Ivan Quaroni

Italian Version
Ambiguity is a condition of language…
Jacques Lacan

For a long time, perception has been the core of optic and kinetic experiments in Europe by the end of the Fifties and all along the following decade. The urgency and direction of those studies was a cultural consequence of the scientific discoveries in quantum theories and the first space explorations. It focused on the observer’s role and physiology in receiving an image. At the same time, it reflected the connection between the second and third dimension of space.
Fifty years later, in the digital era, the studies of the link between image and awareness must be revised or, at least, extended to the new perceptive standards. Patrick Tabarelli’s work is connected to this way of re-consideration the mechanisms of representation and the reading process of the image. He deeply investigates the hidden division between creative techniques and final result. The image, or the aesthetic work, communicates formal meanings in contrast with the emotional (and romantic) tradition of the artistic practice. Tabarelli paints flat, anti-substance surfaces, emptied of any psychological or emotional content. In his oils and alkyds on canvas (2012 – 2013), shapes have often biomorphic origins and do spread all over the illusory space through rotational, waving and swinging motions. The use of complementary colours and chiaroscuro emphasizes the artificial effects and adds to the images an almost photographic quality. They look like digital images, but they are made in a manual way. Tabarelli knows the image is by definition and essentially an illusion. So he highlights its misleading tendencies with an intentional, ambiguous and undefined way of painting. He works especially on dichotomy concepts, such as the conflict between the actual dimension of the image and the realisation process.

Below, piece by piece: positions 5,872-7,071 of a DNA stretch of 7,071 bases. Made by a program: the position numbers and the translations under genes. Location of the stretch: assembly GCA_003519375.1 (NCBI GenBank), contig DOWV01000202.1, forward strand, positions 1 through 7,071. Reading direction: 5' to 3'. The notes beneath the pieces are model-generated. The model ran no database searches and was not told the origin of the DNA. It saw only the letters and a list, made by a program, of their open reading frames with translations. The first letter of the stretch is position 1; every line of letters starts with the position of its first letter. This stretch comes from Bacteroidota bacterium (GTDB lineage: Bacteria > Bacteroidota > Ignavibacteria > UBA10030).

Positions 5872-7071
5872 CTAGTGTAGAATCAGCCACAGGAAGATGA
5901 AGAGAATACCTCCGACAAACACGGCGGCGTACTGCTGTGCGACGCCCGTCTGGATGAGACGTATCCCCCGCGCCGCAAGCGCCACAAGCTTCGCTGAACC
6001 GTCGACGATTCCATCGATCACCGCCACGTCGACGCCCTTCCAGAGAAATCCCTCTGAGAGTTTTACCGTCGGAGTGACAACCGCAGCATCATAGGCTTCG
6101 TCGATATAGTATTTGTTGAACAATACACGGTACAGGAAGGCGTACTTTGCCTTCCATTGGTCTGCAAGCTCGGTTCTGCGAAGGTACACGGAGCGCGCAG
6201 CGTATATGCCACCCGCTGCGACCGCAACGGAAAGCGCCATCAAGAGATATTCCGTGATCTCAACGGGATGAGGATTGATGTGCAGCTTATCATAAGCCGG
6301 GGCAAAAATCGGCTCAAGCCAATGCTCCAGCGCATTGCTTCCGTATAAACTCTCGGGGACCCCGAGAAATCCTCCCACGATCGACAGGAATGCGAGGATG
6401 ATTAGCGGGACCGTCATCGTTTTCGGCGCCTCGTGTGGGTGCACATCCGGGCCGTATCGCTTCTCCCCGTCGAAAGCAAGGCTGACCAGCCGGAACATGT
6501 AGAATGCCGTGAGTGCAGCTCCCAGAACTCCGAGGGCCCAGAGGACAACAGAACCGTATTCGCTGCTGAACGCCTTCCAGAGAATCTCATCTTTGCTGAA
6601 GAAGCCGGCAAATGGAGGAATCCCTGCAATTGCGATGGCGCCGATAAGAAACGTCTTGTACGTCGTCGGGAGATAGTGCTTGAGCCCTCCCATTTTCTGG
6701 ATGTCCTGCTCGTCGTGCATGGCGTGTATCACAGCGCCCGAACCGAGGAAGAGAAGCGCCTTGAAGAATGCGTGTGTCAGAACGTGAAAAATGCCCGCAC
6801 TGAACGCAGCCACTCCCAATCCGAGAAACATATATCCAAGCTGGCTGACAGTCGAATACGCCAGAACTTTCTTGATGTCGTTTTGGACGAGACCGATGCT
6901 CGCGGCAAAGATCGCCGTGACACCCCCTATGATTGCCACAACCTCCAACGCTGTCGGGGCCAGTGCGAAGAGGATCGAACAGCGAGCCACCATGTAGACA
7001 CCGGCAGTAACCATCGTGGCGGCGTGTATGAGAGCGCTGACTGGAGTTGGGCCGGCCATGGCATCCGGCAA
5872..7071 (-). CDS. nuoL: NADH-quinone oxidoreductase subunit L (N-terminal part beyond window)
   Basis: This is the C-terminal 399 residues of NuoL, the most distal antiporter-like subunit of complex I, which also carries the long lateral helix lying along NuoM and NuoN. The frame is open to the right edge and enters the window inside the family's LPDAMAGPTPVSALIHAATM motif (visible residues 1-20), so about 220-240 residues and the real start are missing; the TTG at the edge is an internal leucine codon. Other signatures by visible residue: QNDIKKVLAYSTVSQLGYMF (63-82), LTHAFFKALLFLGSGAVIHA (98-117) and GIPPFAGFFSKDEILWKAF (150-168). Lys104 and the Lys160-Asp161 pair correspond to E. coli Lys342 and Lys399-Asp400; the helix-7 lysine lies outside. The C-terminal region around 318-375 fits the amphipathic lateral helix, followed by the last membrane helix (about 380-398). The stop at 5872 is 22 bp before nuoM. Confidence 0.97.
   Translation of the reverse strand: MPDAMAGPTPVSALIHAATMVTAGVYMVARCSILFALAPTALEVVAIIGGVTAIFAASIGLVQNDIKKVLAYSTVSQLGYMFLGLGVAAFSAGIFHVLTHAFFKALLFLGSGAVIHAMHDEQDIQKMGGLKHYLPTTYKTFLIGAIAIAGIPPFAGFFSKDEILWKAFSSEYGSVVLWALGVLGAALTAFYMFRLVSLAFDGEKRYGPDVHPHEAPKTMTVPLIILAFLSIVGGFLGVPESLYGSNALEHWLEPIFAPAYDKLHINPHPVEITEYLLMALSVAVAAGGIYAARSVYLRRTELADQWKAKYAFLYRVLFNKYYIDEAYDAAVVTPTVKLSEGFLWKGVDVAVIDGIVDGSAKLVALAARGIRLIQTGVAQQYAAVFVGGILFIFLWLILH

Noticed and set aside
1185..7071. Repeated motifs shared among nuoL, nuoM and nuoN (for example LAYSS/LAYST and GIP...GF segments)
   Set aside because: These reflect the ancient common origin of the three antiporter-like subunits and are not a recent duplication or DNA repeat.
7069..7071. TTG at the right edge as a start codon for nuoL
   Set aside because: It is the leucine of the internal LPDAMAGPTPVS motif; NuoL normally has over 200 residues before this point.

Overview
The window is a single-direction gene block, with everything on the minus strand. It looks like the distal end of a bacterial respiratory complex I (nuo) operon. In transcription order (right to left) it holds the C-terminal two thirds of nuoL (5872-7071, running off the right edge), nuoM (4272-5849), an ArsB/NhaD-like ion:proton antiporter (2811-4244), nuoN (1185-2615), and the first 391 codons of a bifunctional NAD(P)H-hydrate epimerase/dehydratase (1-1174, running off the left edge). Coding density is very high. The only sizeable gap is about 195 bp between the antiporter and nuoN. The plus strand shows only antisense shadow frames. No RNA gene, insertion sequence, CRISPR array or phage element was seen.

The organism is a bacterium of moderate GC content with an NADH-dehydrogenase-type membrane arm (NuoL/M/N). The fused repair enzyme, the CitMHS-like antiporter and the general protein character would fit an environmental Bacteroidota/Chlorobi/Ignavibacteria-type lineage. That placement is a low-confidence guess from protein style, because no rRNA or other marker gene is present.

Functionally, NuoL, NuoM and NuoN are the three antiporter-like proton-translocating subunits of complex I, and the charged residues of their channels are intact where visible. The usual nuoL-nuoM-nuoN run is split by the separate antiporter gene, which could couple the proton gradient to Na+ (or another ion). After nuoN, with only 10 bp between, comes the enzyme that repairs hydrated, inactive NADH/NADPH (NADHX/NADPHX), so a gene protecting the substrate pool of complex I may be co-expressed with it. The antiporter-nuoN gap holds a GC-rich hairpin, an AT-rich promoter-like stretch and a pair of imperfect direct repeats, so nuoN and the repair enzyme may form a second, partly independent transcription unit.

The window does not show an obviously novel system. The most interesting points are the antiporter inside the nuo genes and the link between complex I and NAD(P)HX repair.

The consequences of this method are various. Regarding the paintings, Tabarelli shows optic devices which suspend the traditional aura of creation. The observer cannot find any sign or trace of the artist’s presence, even if it is clear and evident that these works are part of a project and procedure. Tabarelli studied design and worked for an agency specialized in scientific photography. Inevitably the artist has been influenced by his past while dealing with painting in his unique way. The distance between the author and his work, the creator and his object is achievable only through a project. It is also possible that the artist may follow sudden ideas and adjust his research during this process. Patrick Tabarelli hides, in a very clever way, his modus-operandi inside his paintings. The observer is pushed to question the ambiguous nature of images. Another division lies in distributing the pictorial space. The place of the action, the field of representation, is always delimited. It is sliced by diagonal lines which interfere with a possible proper fruition.
The space of the canvas is fragmented into static and dynamic areas. In the latter ones, where the bio-morphisms give the impression of a constant and fluent movement, lies a static condition. The first and apparent mobility of the shapes is blocked as in a freeze-frame. Motion stops a few instants after the first visual approach. This does not happen in the most recent series of pictures Zero-Om. The textured lines on the surfaces, coming from brushing the soft paste on the canvas, lead to chromatic aberration effects.